ABLE Accounts – What to Know

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The Achieving a Better Life Experience Act of 2014 provides much needed assistance for Americans with disabilities. They’re able to design a financial plan to alleviate potential stress if they’re unable to perform their jobs.

A man in a wheelchair. We only see the bottom of the chair and his hand on the wheel. Title: ABLE Accounts: What to Know

Millions of Americans with disabilities depend on a wide variety of public benefits for income, health care, food, and housing. Many of these benefits are means-tested, meaning that they impose limits on participants’ income, assets, or both. Those limits can vary between states and between programs.

The ABLE Act Offers More Possibilities

The federal Achieving a Better Life Experience (ABLE) Act was passed in 2014. It authorized states to establish tax-advantaged savings programs. Individuals with disabilities can save and invest up to $16,000 per year. Those funds grow tax deferred. They can be withdrawn tax-free if they are used for “qualified disability expenses”. Expenses like education, medical and dental care, employment training, community-based programs, assistive technology, transportation, and housing. As of February 2022, 46 states have active ABLE programs. And you can still open an ABLE account in any state that accepts outside residents into their program.

Kevin McAvoy, an experienced Special Needs Planner at the Barnum Financial Group, calls the Act “revolutionary and empowering”. ABLE accounts allow for the accumulation of resources for the benefit of an individual with a disability. Without jeopardizing key federally funded benefits like Supplemental Security Income (SSI) and Medicaid. Mr. McAvoy has clients who have been able to build a retirement plan because of the ABLE program. He estimates that anywhere from five to seven million people could be eligible for ABLE. Unfortunately, only about three percent of those individuals are aware of its existence.

Special Needs Trust

Special Needs Trust (SNT) is another financial vehicle for people with disabilities. These trusts are durable, flexible, well tested, and can manage and protect large sums of money. SNTs are available to a wider class of individuals than ABLE accounts. They require that participants be eligible for benefits based on a disability that began before age 26. There are limits on how much an ABLE account can hold without jeopardizing eligibility for SSI. SNTs have no such limits. They also tend to provide more flexibility around investments. For those reasons, ABLE accounts work well for small-to-moderate amounts of money. SNTs are a better fit for larger sums which includes gifts and inheritances.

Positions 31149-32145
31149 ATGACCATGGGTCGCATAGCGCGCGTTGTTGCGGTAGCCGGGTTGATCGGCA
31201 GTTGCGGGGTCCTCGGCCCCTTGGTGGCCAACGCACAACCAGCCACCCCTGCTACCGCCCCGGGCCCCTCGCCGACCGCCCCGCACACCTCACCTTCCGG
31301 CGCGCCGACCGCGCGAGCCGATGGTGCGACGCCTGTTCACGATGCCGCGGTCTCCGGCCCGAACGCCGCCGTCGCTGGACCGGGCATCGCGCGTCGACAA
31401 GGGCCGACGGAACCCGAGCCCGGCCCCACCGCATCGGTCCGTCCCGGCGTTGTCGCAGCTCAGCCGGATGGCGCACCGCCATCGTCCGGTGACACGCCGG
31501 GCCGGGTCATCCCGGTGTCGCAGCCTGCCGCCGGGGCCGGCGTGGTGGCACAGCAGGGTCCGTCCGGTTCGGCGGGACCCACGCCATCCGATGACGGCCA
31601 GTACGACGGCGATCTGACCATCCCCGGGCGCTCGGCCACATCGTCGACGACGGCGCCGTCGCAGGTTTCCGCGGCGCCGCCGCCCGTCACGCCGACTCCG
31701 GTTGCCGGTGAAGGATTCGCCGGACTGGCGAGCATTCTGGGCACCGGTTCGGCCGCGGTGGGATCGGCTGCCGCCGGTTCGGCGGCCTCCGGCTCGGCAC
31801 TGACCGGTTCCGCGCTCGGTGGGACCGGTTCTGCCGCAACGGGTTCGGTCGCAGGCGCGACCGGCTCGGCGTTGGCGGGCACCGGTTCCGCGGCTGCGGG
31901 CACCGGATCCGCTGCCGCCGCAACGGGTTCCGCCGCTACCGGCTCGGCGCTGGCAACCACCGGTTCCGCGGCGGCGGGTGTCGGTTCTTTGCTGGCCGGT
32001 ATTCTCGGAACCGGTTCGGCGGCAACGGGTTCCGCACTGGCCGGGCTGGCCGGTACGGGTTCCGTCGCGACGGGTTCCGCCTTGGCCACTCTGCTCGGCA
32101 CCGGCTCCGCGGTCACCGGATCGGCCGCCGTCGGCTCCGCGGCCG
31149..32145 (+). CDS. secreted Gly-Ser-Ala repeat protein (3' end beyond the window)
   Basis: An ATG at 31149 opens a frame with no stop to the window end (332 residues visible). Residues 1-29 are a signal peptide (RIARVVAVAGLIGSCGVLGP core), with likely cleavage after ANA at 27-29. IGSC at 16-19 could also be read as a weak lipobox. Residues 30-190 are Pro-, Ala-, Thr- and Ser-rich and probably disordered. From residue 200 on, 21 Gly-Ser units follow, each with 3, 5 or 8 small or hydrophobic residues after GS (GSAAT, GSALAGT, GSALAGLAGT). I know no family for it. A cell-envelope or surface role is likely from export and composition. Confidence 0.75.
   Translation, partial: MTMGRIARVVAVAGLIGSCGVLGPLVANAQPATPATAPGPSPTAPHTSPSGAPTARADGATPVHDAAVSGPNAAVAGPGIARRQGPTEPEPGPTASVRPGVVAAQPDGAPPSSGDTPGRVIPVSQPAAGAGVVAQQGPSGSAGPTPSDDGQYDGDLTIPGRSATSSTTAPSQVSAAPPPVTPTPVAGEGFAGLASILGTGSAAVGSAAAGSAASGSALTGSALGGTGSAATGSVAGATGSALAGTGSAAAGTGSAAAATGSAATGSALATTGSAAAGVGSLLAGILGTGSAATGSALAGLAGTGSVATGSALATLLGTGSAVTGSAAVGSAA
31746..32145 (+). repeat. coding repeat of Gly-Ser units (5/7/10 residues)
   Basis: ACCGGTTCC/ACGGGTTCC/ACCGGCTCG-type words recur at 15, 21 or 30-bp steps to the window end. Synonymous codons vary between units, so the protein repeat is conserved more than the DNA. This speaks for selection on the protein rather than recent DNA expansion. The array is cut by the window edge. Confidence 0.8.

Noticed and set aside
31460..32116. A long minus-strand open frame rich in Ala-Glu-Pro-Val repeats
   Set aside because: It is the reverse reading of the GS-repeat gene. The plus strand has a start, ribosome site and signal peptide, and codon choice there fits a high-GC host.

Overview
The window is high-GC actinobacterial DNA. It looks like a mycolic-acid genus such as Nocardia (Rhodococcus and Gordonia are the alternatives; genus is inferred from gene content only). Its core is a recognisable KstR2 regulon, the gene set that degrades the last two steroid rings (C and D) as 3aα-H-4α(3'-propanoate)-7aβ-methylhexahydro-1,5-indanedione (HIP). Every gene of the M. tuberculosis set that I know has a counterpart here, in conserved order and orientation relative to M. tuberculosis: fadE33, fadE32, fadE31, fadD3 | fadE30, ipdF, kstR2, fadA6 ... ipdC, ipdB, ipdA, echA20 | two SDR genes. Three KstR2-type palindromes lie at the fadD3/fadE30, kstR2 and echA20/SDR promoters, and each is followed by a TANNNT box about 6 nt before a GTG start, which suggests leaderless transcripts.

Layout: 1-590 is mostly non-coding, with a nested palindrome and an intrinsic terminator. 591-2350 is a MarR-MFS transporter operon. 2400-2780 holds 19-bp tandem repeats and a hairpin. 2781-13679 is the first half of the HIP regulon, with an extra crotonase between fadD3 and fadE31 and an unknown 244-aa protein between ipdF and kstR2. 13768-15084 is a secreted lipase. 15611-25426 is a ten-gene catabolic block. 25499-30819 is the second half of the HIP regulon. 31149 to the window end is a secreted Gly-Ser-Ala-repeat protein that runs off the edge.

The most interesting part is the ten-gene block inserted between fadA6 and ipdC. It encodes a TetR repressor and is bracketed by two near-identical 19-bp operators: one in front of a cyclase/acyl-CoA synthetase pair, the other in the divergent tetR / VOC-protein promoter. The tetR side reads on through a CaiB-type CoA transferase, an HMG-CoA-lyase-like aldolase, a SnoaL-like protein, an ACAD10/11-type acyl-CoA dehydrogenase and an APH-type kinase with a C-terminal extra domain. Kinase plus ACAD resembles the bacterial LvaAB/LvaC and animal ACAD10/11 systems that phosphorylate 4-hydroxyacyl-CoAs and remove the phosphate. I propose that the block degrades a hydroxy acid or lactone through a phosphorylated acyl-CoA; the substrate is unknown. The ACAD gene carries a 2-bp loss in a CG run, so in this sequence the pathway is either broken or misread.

ABLE accounts and some SNTs have “payback provisions.” This requires that the state reimbursement for the medical assistance be paid out when the beneficiary dies. However, if an SNT is funded only by contributions from people other than the beneficiary, it does need to have payback provisions. This can be one of the most important considerations in deciding what type of account or trust to establish.

Legal Perspective

People using either the SNT or ABLE would benefit from having a legal perspective, notes Kathleen A. Cassidy, JD and Vice President of Advanced Markets at Barnum. “Special Needs Trusts and ABLE accounts are designed to protect eligibility for SSI and Medicaid. That means that, in addition to all the usual considerations around trusts and investment accounts, they must be established and administered with careful attention to state and federal public benefits law.”

This is an area where it’s especially important to get advice from qualified legal, tax, and financial advisors. Whether the choice is an ABLE account or an SNT, the options and help are there for Americans with disabilities.


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